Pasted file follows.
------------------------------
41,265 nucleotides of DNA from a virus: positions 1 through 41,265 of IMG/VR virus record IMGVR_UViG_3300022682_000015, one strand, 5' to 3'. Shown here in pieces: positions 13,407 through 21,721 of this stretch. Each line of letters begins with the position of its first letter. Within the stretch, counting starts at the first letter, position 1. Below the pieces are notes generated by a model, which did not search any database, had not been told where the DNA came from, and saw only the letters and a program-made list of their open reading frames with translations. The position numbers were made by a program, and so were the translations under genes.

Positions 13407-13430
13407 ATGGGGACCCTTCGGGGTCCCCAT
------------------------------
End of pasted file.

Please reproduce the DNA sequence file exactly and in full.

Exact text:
41,265 nucleotides of DNA from a virus: positions 1 through 41,265 of IMG/VR virus record IMGVR_UViG_3300022682_000015, one strand, 5' to 3'. Shown here in pieces: positions 13,407 through 21,721 of this stretch. Each line of letters begins with the position of its first letter. Within the stretch, counting starts at the first letter, position 1. Below the pieces are notes generated by a model, which did not search any database, had not been told where the DNA came from, and saw only the letters and a program-made list of their open reading frames with translations. The position numbers were made by a program, and so were the translations under genes.

Positions 13407-13430
13407 ATGGGGACCCTTCGGGGTCCCCAT